Now before we get started, as this is a review, there is the chance that you may come across a few spoilers while you’re reading – of course, I’m going to do my best to steer clear of all the big ones so that I don’t ruin the experience for you – but if you don’t want to take any chances, come back and read this after you’ve seen the movie.
Still with me? Okay.
For many of us, the first Thor movie provided a fantastic example of what Marvel lovers could expect from the comic franchise as it ventured onto the big screen – it has great superhero action, S.H.I.E.L.D interaction, and a playful sense of humour when it comes to building and establishing the leading characters within the movie and itself as a genre. The new sequel, Thor: The Dark World, although inclined to provide a serious insight at some points into the Marvel world, the threat of darkness and of course, the ultimate battle between good and evil, is not afraid to take a page from the book of its predecessor and include a little frivolity. Stellan Skarsgård provides levity in his portrayal of Eric Selvig, Kat Dennings functions as the same fun and quirky Darcy she played in the initial movie, and of course Tom Hiddleston as Loki offers plenty of reasons to smile throughout the movie, no doubt providing the internet with more fodder for their ever-increasing love of him. Chris Hemsworth as Thor himself even provided me with a few giggles, and the writers love to play on the humorous results of Thor trying to do mundane human stuff on earth – there’s a part towards the end that will have you chuckling.
One of the aspects I most enjoyed about this sequel was all of the different flavours of action and battles going on throughout. Rather than simply focusing on single main characters for all the fight scene, in The Dark World, many of the less central characters get their chance to shine, with Jane Foster, Darcy and Selvig all helping out in the final event. We get to see some great fighting moments from Sif, and a particularly enjoyable instance from Heimdall, who didn’t really have enough action in his character the first time around. Loki, of course, has some great fighting moments, and all of the action points within the movie happen when you feel that they should. Nothing within Thor 2 feels forced, and this makes quite the difference when you compare it to the moments of awkward S.H.I.E.L.D setup in the first movie.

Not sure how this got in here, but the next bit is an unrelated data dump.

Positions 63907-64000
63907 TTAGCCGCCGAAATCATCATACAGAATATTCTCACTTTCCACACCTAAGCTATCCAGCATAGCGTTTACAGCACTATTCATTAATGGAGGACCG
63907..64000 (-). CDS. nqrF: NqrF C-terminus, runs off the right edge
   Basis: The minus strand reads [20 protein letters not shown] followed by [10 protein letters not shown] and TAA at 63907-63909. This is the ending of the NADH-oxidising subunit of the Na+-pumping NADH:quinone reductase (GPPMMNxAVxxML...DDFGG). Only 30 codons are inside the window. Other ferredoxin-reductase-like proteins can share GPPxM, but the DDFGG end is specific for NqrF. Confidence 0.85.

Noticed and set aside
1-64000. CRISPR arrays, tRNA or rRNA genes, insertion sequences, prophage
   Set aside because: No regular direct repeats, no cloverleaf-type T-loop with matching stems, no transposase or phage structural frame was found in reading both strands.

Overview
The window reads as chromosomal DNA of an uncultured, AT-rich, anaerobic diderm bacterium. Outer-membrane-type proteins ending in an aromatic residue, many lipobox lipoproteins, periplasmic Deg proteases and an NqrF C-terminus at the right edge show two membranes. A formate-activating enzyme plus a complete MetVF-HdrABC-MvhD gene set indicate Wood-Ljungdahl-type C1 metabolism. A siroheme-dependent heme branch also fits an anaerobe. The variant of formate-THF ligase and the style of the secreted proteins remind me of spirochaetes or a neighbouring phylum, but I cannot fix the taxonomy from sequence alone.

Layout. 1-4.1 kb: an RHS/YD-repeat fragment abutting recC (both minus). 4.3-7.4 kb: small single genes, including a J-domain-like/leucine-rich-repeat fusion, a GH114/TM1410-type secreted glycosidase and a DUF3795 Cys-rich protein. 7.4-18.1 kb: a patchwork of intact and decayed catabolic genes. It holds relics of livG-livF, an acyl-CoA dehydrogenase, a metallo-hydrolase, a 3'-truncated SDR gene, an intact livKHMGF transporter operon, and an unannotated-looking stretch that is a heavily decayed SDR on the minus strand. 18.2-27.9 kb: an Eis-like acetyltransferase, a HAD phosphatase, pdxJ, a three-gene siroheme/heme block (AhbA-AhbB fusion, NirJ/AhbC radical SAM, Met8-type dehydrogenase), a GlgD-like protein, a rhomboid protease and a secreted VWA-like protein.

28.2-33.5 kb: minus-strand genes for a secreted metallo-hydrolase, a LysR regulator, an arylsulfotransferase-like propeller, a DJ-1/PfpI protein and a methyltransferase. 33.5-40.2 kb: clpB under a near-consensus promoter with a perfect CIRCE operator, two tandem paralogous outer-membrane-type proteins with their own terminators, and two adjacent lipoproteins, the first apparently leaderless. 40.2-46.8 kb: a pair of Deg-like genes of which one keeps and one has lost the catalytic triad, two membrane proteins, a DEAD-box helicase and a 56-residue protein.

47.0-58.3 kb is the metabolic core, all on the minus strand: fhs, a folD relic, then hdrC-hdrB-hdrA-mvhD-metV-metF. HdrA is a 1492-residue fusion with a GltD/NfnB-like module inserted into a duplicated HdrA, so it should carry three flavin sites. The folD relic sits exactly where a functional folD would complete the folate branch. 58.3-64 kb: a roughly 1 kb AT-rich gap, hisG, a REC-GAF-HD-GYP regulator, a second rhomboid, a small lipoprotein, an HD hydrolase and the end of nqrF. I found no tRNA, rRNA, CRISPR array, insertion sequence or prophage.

Interestingly, much of the second instalment in our Thor fandom seems to be influenced by fantasy and sci-fi genres more than the celestial notions you might expect from a superhero story involving characters based largely on Norse Gods. In this movie, the idea of a heavenly Asgard is brought a little more down to earth. Their medical facility has apparatus that isn’t magical in any sense –Jane can pinpoint and describe the equipment that they are using to examine her, Odin’s throne room isn’t shot with all the camera flares and brightness we saw in the first movie, and Odin himself says that Asgardians are not Gods. All of these choices seem to have been made deliberately, and the results are effective, allowing Asgard to become a place a little more relatable to us humans. The Dark Word, regardless of any problems it might have manages to re-establish and maintain a good connection with its audience.
Really, the only problem I had with this movie was its main villain. Now don’t get me wrong, I love Christopher Eccleston and think that he was highly under-rated as Doctor Who, but as Malekith he simply doesn’t seem to have much energy. I’m guessing that the writers intended to make him an incredibly serious and intense bad guy to pull our minds away from the fun, quirky Doctor we might have grown used to, but all this seems to do is paint Eccleston as another generic villain. His plan and motivations remain somewhat unclear throughout the entire movie, and the most you really get is that he’s going to use a Tesseract-like thingy to destroy the world as we know it and get revenge, becoming the big bad power in the universe. Most of the time, his portrayal is filled with yelling, scowling and angry motions, meaning he doesn’t embody the charismatic personality that truly great bad-guys draw you in with. I found myself more interested in what Loki might do throughout the movie – despite the fact he wasn’t the villain in focus – than Malekith’s master plan.
Regardless, the movie is absolutely worth watching, and you are bound to enjoy it if you like what Marvel has had to offer so far. Also, as usual there’s an awesome comic-based clip after the credits that will leave you looking forward to the next instalment – bonus points if you know who it involves without asking for help.